Classing the key to growth in alpaca industry says producers
BY SHAWN LOUGHLIN
This article was published as part of The Citizen's 2016 Salute to Agriculture, which can be viewed in its entirety here.
Two days a week, three people get together at the Shears to You Fibre Pros mill, just south of Palmerston, and work to grow the alpaca industry.
The first is Deb Griffey, the owner of the mill, who is joined by alpaca farmers Henry Mengers of RR1, Hanover (Andre’s Alpacas – Andre is Henry’s middle name), and Dee Graham of the Lucknow area (DL Farms).
The three are friends and they spend Tuesday and Wednesday of each week classing alpaca fibre – sometimes from Mengers’ or Graham’s farm, but usually fibre that Griffey has purchased from alpaca producers from all over the country.
Mengers and Graham, both retired teachers, have upwards of 60 alpacas on their respective farms, while Griffey no longer has animals of her own. Griffey used to have an alpaca farm two different times, but officially got out of owning animals of her own when work at the mill began “taking over her life”.
With a handful of employees and thousands of pounds of fibre making its way through the mill every year, it’s easy to see that it takes a lot of work to ensure everything runs smoothly.
What the trio do every week is called classing and not just anyone can do it. In fact, there are only 15 people in Ontario who are registered classers – having taken both phases of the course and graduated.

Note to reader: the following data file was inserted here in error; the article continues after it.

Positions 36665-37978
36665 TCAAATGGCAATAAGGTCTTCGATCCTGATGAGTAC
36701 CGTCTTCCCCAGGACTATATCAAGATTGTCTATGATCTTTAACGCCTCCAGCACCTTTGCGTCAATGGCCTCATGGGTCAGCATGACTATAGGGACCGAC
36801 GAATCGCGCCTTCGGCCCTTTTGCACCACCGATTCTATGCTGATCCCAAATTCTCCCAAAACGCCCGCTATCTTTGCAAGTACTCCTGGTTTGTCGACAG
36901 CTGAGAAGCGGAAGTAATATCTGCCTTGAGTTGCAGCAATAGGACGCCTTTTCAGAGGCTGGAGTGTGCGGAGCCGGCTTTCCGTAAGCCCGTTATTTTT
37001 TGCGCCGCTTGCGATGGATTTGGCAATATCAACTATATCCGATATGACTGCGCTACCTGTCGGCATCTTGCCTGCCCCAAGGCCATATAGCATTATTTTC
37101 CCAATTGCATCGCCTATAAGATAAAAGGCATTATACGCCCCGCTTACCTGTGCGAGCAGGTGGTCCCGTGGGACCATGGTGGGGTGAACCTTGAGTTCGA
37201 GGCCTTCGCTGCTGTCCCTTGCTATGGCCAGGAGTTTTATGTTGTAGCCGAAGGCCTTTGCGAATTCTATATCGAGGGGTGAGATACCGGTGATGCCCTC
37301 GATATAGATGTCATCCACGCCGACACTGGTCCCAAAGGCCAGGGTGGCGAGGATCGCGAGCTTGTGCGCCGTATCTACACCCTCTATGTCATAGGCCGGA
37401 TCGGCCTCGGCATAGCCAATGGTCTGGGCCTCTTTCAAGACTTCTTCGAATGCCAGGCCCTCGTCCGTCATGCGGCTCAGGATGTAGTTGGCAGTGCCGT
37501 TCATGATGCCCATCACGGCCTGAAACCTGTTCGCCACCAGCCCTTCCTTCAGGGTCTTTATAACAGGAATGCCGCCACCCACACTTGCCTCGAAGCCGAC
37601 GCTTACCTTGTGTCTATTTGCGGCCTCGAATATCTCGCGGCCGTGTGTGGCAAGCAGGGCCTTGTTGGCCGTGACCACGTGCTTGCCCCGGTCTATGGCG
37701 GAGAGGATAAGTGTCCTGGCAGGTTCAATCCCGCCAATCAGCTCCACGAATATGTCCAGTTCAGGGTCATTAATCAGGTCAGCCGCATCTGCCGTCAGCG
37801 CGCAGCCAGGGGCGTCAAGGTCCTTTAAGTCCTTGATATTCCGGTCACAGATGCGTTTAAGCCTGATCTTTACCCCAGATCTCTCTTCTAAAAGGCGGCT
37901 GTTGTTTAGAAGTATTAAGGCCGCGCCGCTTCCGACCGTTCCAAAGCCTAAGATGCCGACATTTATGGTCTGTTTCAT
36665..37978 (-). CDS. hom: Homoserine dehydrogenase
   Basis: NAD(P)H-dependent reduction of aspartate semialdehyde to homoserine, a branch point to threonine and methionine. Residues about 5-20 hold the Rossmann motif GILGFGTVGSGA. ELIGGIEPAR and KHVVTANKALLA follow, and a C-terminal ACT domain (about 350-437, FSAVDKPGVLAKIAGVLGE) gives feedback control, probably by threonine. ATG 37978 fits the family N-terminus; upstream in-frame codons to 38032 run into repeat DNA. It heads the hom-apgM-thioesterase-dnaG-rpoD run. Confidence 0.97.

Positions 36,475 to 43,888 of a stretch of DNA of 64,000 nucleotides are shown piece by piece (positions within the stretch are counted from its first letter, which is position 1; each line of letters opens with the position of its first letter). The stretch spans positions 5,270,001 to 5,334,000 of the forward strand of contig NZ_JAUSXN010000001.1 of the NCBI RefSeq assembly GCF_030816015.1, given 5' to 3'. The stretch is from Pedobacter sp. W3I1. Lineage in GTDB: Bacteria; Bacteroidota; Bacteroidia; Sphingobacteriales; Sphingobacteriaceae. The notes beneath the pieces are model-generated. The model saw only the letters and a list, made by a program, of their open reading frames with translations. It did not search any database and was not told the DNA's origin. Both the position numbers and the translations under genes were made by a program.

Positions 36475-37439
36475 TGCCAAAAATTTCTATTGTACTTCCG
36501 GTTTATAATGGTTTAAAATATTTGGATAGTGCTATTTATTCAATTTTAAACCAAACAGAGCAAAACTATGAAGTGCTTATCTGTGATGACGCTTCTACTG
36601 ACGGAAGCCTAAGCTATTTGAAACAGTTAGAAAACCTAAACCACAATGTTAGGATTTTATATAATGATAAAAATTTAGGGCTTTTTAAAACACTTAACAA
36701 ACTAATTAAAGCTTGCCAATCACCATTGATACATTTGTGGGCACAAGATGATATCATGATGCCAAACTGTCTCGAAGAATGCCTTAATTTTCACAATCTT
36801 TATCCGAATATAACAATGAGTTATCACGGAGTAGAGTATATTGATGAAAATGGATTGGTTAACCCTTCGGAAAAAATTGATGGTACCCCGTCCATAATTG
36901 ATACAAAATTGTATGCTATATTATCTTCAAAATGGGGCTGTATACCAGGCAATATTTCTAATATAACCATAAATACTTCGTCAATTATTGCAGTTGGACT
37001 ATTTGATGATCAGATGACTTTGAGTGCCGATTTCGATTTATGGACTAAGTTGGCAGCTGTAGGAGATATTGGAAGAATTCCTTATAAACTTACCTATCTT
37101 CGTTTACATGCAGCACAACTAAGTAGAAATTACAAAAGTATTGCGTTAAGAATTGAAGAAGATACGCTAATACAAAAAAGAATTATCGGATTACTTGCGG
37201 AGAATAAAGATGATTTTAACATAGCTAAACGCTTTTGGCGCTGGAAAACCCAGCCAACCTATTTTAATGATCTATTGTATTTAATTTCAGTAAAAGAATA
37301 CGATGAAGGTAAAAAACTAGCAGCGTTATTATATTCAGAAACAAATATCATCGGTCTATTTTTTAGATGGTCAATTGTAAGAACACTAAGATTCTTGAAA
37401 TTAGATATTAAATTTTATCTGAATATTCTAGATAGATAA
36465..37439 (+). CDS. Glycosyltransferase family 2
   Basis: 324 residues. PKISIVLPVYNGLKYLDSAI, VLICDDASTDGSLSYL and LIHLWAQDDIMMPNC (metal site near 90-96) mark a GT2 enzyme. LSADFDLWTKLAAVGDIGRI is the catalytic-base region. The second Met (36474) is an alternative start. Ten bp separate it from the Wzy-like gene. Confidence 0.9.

Classing is the meticulous scrutinizing of alpaca fibre, dividing it among six possible grades, three different lengths and seven possible colours.
What the process does is insure the quality of fibre ahead of sale or ahead of eventually using the fibre to make a multitude of products from socks to mittens to sweaters and scarves, and of course yarn, one of the industry’s most important products.
The classification process begins with a three-day course that teaches the basics of classing. Many people take this course on an annual basis, Mengers said, and take that knowledge and apply it to their farms. Graduating the first part of the course, however, does not make you a classer, he said.
Fewer take on the second part of the course, which is much more labour-intensive. It includes four days of class time, but then a lot of practical work, such as the classing of 200 fleeces (that must come from two different breeds of alpaca) and then 40 hours of work under a qualified mentor.
The course’s final test is the submission of 25 samples that need to be graded.
The whole process takes about two years, the three classers say, and they are three of the 15 in the province who have gone all the way.
Classing, the three agree, is all about quality control. When alpaca products are out in the world, classing ensures that products that have been properly classed keep up the good alpaca name.
Griffey says that the fibre dictates the product when it comes to creating something out of the fleece of an alpaca. If the grade is high (a one or two is the highest, meaning the softest and highest quality), it can be turned into some of the best and most profitable alpaca products there are. However, if the grade is low (six is the lowest), they are used for alpaca products that are still high quality, but don’t require the softest fibre, such as socks or insoles.